The Simple Enclosure is meant to wrap a "skin" around the camera's electronics and CNC milled metal skeleton parts. The Simple Enclosure is designed in a way that can be produced with any consumer 3d printer. The design is not finished yet, please help finish and test it.
A transparent enclosure is useful for showcasing the camera's printed circuit boards and for allowing to understand quickly what may or may not be going on simply by looking at the camera's status LEDs. The design is made so it can be laser cut with a 3mm thick acrylic glass. Acrylic glass comes is many variations and colors and could also be used to print logos or text labels on the exterior.
Simple transparent enclosure for the AXIOM Beta, version 0.2.
Key : Black => to be cut ; Red => to be engraved ; Green => comments (not to be cut or engraved)
Open and edit the above image with Inkscape or similar.
Note: There may be scope for improvement by making the case slightly bigger (few mm wider for the front and back side), so that the HDMI cable can fit nicely in the enclosure (and you don't need to shave some plastic off the cable). If you make any alterations please update this page with modifications accordingly.
Note that there are two versions of the Image Sensor Frontend with different image sensor to PCB distances. The transparent enclosure has been designed for the ZIF (CPU Socket) variant of the Sensor Frontend.
Tests have shown that this transparent enclosure makes the Zynq on the microzed prone to overheating (due to the lack of air circulation) which creates general erratic camera behavior. Other parts in the camera can get too hot as well of course. A newer design with a larger fan on top of the enclosure has shown significant improvements to keeping the Zynq on a constant temperature.
"Case" is the above laser cut transparent enclosure
"Open" refers to the developer kit without enclosure
"Chimney" an intermediate design improvement attempt
"2xFan" a further improved design with a smaller fan on the microzed and a big fan at the top of the PCB stack
"final" the final improved design with a big fan at the top of the PCB stack but no fan on the microzed heatsink
To be CNC milled from aluminum, ceramic coated or anodized
Design still in progress - not finished yet.
All dimensions are in millimeter.
Labels/logos will be pad printed.
The visible spectrum that humans can see ranges from 380 - 750 nm.
Currently we are shipping Dev Kits with Haida Pro II MC Digital Slim UV / IR 390nm / 750nm filters.
Hoya filters offer a narrower band of 390 nm - 700 nm - will need to be tested how it impacts less red tones.
http://www.optics-online.com/IRC.asp?PN=IRC30-50x50 50x50mm for 39$ for sample (volume pricing likely lower and on request), 1.5mm thickness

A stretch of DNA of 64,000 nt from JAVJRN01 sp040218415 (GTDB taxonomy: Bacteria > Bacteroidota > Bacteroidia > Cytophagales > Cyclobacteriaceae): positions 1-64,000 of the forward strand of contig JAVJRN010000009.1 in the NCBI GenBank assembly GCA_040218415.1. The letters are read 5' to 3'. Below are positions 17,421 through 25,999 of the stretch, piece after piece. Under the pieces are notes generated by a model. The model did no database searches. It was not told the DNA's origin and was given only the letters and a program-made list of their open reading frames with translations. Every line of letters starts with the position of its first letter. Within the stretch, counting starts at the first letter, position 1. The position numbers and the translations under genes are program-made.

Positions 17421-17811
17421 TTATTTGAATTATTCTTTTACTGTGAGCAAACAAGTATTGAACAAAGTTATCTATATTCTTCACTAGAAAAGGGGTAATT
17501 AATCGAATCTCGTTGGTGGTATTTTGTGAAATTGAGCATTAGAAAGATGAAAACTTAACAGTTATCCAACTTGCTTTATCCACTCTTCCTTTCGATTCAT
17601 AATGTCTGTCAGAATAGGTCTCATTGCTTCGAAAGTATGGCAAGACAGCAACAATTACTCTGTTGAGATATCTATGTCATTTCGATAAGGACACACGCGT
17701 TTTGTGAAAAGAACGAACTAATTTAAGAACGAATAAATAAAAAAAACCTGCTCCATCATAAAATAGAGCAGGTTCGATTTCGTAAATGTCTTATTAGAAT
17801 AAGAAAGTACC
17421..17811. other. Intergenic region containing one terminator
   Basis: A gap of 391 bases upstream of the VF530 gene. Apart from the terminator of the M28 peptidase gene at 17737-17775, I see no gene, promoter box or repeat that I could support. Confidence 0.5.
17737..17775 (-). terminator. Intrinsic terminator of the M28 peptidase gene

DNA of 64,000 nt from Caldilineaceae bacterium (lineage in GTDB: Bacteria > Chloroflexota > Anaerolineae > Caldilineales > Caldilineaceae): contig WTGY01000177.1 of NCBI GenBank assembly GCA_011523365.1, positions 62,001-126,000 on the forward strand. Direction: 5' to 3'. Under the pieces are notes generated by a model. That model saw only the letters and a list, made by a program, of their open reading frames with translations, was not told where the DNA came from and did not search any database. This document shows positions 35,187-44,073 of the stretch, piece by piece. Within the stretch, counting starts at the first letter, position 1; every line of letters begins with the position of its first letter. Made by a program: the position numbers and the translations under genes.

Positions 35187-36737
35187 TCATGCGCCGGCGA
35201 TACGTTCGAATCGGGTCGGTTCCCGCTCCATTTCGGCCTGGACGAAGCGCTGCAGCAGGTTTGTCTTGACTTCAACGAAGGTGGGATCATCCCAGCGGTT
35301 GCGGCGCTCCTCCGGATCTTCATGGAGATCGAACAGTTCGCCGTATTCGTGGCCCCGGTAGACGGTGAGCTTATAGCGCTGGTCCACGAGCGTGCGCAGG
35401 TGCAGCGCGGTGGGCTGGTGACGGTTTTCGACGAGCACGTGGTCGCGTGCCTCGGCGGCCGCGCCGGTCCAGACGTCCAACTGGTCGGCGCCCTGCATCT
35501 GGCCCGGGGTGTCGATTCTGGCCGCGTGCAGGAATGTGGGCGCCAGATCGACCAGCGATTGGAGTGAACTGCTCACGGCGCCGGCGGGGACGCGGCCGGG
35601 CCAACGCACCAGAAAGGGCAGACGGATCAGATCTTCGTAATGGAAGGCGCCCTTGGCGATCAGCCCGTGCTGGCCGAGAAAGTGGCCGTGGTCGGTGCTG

UQG Optics offer 40x40x1.1mm UV/IR Cut off filters with 400 - 690nm bandpass
We want to use thread inserts instead of cutting threads into the aluminum ( -> stronger, less production steps, easier to replace thread insert when damaged later):
Ensat from Kerb Konus seems very suitable: http://www.kerbkonus.de/proddb/assistent.php?lang=en&a=presel_ds&ds=30
UNC 1/4-20 ~ 1€ / pcs (excl. taxes)
UNC 3/8-16 ~ 2.50€ / pcs (excl. taxes)
M3x6 ~ 0.44€ / pcs (excl. taxes)
M4x8 ~ 0.55€ / pcs (excl. taxes)
M5x10 ~ 0.60€ / pcs (excl. taxes)
In a closed case it's all about the air flow, so you need to carefully consider where the air enters and leaves the case. Ventilating out through holes above the fan is recommended. It's best to make a sort of wind-tunnel effect if you like. If you simply put a few 'holes' at the back and have a gap between fan and case, the hot air will mostly circulate inside the case, which is not what you want.
It's also recommended to measure various temperatures on the camera and monitor them during use with and without case.
... will give you the zynq temp,
... will give you power board temp
... will give the temperature of the sensor.
The zynq will work relatively fine up to 90°C, although that is a little high for normal use. For the sensor you want to keep temperature quite low - typically not more than a few degrees above room temperature, so adding holes or slits close to the sensor is a good idea.
Always keep in-take holes/slits at the bottom or at least bottom side, because it aids natural convection. As a rule of the thumb, for intake you want to have about 1.5-2x the area you have for the exhaust (in total, which is the inside area of the fan). If you have too little intake, the fan gets slowed down, if you have to much, cooling will be ineffective.
Switchable ND Filters not planned currently